Armistice Day: Films on the First World War

Armistice Day: Films on the First World War

Today is the centenary of the First World War, better known as The Great War. Triggered by the assassination of the Austrian archduke, Franz Ferdinand and his wife on June 28, 1914, by Gavrilo Princip, a Bosnian revolutionary who sought to end the Austro-Hungarian rule of the region, the war claimed nearly 20 million lives.

Both during and after the war, though, cinema continued to flourish, with many filmmakers showing various perspectives of the War, and although the war is little more than a chapter in human history now, these films show the horrors the combatants faced and the stories that came out of the trenches.

The Four Horsemen of the Apocalypse

Based on a Spanish novel by Vicente Blasco Ibáñez, The Four Horsemen of the Apocalypse is known as one of the greatest anti-war cinema of all time, along with Stanley Kubrick's Paths of Glory.

The film followed an extended family, in which the patriarch of the family openly favoured his French son-in-law over the German, leading to intense jealousy from the latter and leading the family to split and move away into their respective countries just before World War One breaks out.

Shoulder Arms

Charlie Chaplin is one of those prolific actors whose works have lived long after they passed, and somehow managed to stay relevant even in today's world.

Shoulder Arms had Chaplin's persona, the Tramp, play a soldier who goes "over the top" during his time in the trenches and goes behind enemy lines to take the fight to them.

A Farewell to Arms

Set as a romantic film in the backdrop of the bloody conflict, A Farewell to Arms saw a forbidden love blossom between Frederic Henry, an American ambulance driver and Catherine Barkley, an English nurse and how external factors force them to stay apart even as the war rages.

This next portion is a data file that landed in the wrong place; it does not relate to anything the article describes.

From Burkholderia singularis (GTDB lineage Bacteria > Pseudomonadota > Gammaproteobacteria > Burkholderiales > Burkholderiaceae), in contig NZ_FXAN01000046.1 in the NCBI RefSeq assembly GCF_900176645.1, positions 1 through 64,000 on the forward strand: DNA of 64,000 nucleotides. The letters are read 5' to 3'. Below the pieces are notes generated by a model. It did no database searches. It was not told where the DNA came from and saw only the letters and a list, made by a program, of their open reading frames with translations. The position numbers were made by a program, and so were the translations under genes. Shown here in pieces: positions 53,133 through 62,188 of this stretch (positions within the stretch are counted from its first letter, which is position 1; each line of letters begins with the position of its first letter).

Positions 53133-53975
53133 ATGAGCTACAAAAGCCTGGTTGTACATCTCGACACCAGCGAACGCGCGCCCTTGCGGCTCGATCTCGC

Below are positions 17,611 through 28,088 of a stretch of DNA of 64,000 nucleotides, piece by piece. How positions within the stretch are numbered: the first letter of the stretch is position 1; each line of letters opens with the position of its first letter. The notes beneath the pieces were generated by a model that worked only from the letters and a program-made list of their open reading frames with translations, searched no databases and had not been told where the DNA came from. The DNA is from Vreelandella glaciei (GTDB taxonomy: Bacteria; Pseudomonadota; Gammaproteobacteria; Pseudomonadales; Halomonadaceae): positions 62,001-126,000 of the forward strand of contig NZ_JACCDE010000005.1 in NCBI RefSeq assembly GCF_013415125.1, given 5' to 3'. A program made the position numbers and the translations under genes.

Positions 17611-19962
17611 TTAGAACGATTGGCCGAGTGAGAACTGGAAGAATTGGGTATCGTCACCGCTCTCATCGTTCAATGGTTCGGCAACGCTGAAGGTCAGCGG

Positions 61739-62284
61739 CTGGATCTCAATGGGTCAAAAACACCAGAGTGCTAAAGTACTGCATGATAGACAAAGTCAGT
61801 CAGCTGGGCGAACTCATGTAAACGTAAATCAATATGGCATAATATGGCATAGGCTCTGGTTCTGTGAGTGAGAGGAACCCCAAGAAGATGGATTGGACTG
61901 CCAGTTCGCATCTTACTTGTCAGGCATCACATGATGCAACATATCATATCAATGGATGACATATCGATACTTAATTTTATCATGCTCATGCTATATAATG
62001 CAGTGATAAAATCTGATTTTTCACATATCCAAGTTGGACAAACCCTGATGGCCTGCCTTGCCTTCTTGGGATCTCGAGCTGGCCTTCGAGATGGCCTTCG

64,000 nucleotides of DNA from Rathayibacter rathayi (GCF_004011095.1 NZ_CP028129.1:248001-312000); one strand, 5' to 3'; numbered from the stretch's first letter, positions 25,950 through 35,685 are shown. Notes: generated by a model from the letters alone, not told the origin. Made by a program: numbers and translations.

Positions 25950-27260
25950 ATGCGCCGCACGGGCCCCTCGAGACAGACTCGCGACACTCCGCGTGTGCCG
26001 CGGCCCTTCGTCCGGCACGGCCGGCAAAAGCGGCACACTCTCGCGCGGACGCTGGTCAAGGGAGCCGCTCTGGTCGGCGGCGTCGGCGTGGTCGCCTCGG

The film received Academy Awards for Best Cinematography and Best Sound and is considered to be one of the best adaptations of Ernest Hemingway's novels.

All Quiet on the Western Front

One of the more unique World War I films as it showed the German perspective of the War, All Quiet on the Western Front was considered one of the most realistic accounts of the horrifying conditions soldiers faced in the trenches. Hailed as one of the greatest anti-war films, it was also banned by the Nazi Party during Hitler's reign.

Paths of Glory

One of the other greatest anti-war films of all time, Paths of Glory saw Colonel Dax, the commanding officer of French soldiers who refuse to continue a suicidal attack, attempt to defend them against a charge of cowardice in a court-martial.

Kubrick received much praise for his film, an adaptation of a novel by Humphrey Cobb, but during its early days, it was subject to censorship and criticism due to its anti-military tone

La Grande Illusion

This film has the honour of being labelled "Cinematic Public Enemy No. 1" by none other than the Nazi propaganda minister Joseph Goebbles himself. As for why he hated it so much, perhaps it has something to do with how the film showed how human dignity could triumph in the face of the great perversion of humanity that World War I was. Jean Renoir crafted a masterpiece that showed how war is a futile exercise that could lead to no good.

And to end this, lest we forget, that humanity did briefly triumph in the midst of the Great War during Christmas 1914, when French, British and German soldiers ceased firing in respect to the season and even played Football with each other.